I want the job but it's not enough money, my new client was saying to me.
It's exactly what I want to do and the President says it's a golden opportunity to get in on the ground floor of an exciting new venture.
But I've worked for start-ups before and sometimes the ground floor stays on the ground.
Then she told me what she was really worried about.
I'm afraid they'll withdraw the job offer if I give them my real number.
Twenty-four hours later, this young woman would have an offer twenty-percent greater than her prospective employer's opening — and supposedly non-negotiable - job offer. [More from Forbes: How to negotiate your salary]
She'd also have a better job title with more authority to accomplish the goals she was being asked to accomplish. They offered additional benefits and a promised six-month merit-bonus review with clear metrics for earning it.
I'd peg the increased offer in her total compensation package at a minimum of 25%, but I'm being conservative by saying twenty.
How did she do it?
Research that Pegs Value and Builds Confidence
She quickly gathered "comps" from glassdoor.com.
She didn't necessarily have to use these comps in her next face-to-face meeting, but she did need to know what her value was if only to increase her own confidence.
Her negotiation partner was asking her to make a concession up front. She needed to know how large that concession was so she could ask for reciprocity. [More from Forbes: How to now what the job pays]
People feel obliged to make a concession that's equal to the one they've just asked their bargaining partner to make.
My client could only seek the full benefit of that principle by understanding the size of the concession from her bargaining partner's point of view.
Asking Diagnostic Questions
I covered this principle — what my business partner Lisa Gates calls the "crown jewel of interest-based negotiation" — yesterday.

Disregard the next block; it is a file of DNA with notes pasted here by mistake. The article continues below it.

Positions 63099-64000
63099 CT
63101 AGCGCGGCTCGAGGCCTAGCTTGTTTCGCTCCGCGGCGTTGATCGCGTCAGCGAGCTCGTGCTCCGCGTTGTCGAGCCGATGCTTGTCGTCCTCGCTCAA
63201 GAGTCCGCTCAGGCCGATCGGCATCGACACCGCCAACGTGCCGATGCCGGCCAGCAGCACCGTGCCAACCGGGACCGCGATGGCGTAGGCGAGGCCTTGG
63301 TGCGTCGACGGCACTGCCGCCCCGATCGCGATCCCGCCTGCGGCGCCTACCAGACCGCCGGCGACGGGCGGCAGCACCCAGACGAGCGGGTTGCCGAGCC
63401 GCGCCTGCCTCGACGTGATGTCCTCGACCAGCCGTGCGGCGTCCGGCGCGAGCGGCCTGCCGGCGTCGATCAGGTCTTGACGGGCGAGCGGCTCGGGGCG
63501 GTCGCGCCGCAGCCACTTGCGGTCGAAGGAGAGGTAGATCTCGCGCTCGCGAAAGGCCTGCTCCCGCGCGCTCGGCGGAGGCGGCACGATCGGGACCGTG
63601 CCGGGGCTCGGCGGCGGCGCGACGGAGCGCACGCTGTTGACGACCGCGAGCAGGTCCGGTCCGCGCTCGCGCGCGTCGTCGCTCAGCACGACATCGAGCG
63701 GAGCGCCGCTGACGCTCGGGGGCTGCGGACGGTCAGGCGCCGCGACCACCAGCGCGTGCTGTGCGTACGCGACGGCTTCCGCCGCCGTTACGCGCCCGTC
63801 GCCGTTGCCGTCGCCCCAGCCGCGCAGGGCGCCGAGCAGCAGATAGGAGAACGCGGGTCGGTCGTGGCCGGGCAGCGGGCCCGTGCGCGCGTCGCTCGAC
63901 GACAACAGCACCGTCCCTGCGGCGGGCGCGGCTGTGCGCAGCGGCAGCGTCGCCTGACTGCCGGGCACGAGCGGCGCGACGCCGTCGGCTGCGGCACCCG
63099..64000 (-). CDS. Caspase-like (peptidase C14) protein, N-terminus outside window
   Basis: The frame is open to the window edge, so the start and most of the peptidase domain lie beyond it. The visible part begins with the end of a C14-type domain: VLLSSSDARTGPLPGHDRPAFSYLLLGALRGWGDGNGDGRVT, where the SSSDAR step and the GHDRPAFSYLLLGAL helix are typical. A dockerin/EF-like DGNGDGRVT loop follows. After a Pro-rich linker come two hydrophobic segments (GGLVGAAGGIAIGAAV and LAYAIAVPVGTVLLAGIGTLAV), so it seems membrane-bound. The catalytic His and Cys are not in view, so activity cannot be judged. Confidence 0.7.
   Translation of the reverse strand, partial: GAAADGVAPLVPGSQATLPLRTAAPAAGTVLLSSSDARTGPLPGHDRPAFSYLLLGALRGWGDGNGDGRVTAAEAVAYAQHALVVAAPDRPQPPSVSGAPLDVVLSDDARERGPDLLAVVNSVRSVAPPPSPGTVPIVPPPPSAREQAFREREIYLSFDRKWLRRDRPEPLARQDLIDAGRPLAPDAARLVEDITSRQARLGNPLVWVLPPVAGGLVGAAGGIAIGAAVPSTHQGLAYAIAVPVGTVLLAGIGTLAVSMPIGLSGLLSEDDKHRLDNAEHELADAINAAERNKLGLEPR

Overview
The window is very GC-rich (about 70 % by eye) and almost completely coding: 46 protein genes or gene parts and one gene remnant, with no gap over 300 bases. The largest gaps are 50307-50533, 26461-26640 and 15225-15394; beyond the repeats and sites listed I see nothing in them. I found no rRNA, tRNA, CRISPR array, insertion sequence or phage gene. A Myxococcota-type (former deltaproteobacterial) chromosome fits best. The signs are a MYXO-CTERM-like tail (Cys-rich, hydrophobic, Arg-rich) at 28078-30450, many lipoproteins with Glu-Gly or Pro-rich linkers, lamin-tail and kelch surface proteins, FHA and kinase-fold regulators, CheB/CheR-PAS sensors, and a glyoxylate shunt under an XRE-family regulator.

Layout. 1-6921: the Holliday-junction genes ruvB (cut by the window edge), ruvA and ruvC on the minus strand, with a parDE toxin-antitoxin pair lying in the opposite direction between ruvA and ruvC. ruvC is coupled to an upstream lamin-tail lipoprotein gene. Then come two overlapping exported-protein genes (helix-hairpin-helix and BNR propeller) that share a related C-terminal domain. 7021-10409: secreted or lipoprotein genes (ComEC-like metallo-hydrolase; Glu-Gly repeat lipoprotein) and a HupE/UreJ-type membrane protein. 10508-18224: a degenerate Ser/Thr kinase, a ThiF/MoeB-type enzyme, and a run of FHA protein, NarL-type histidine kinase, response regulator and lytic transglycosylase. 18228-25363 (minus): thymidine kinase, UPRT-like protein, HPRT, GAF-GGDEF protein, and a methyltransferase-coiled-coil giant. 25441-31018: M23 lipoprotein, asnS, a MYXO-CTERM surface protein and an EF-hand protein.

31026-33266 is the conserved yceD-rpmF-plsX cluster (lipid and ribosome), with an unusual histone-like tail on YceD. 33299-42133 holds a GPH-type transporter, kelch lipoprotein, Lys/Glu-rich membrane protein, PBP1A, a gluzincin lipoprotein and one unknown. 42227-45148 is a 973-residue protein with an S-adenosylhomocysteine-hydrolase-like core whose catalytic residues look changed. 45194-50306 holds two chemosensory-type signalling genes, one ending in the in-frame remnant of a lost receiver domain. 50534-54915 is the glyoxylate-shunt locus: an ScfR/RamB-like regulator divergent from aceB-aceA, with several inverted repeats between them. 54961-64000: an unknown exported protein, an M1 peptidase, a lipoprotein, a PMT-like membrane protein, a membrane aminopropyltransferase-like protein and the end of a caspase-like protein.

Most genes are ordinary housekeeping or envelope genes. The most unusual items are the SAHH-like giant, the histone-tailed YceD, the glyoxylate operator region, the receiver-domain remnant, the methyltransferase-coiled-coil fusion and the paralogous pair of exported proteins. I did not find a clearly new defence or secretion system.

They're asking you to accept their future value as part of your compensation, I said, referring to their promises of future riches resulting from being on the "ground floor."
Be open about your need to know why you should be leaving a secure job to place a bet on their future. Ask them about their capitalization, market research, and budget line items that your success will depend upon. [More from Forbes: How to get a job if you're overqualified]
They've said $100,000 is all they've budgeted your salary at. How did they land on that figure. Moses didn't bring the budget down from Mt. Sinai on stone tablets. They made the budget. They can change the budget to ensure your success as well as their own.
Your sophistication in these matters will impress them. You'll be proving your value at the same time that you're doing your own due diligence. Are there are line items they could take additional money from to pay you something close to what you're worth? Exhaust these lines of inquiry and act like the business partner they're implying you'll someday be.
Act Like You're Already Working for Them
People not only appreciate go-getters who have their interests already in mind, they are far less willing to part with something they already have than they are to forego something they haven't yet acquired.
This is called loss-aversion.
People will always ask for more money to give up something they already possess than they would be willing to pay to acquire it in the first instance. [More from Forbes: Turn a rejection into a job offer]
So act like you already have the job. Tell them what you'd like to accomplish in the next thirty days. Learn what their greatest challenges are and offer suggestions about ways of resolving them.
Act as if they already own you.
Tell them you want more than you're willing to accept. You're a woman, so asking for yourself can create gender blow back — punishment for stepping outside your gender boundaries. Marry your request for increased compensation to their business plan. Explain why paying you your true market value is one of the best ways for them to accomplish their goals.
Refer to the needs of your family. That takes your request out of a self-seeking frame and puts it squarely within your gender role as a mother.
The Pay Off
Twenty-four hours later, I had a deliriously happy client on the other end of the telephone line.
Not only did she achieve her goal, but it wasn't, she said, "sleazy," like she thought it would be. She did act like a business partner and they responded in kind. [More from Forbes: Hoe to ace your job interview]
It didn't feel inauthentic to be asking for more than she was willing to accept. It felt more authentic. She was passionate about their business and everyone got caught up in the adventure of planning for success rather than for a pinched economic beginning with a potentially resentful new employee.
It was just like you said it would be — a conversation leading to agreement.
And that made me a very, very happy woman.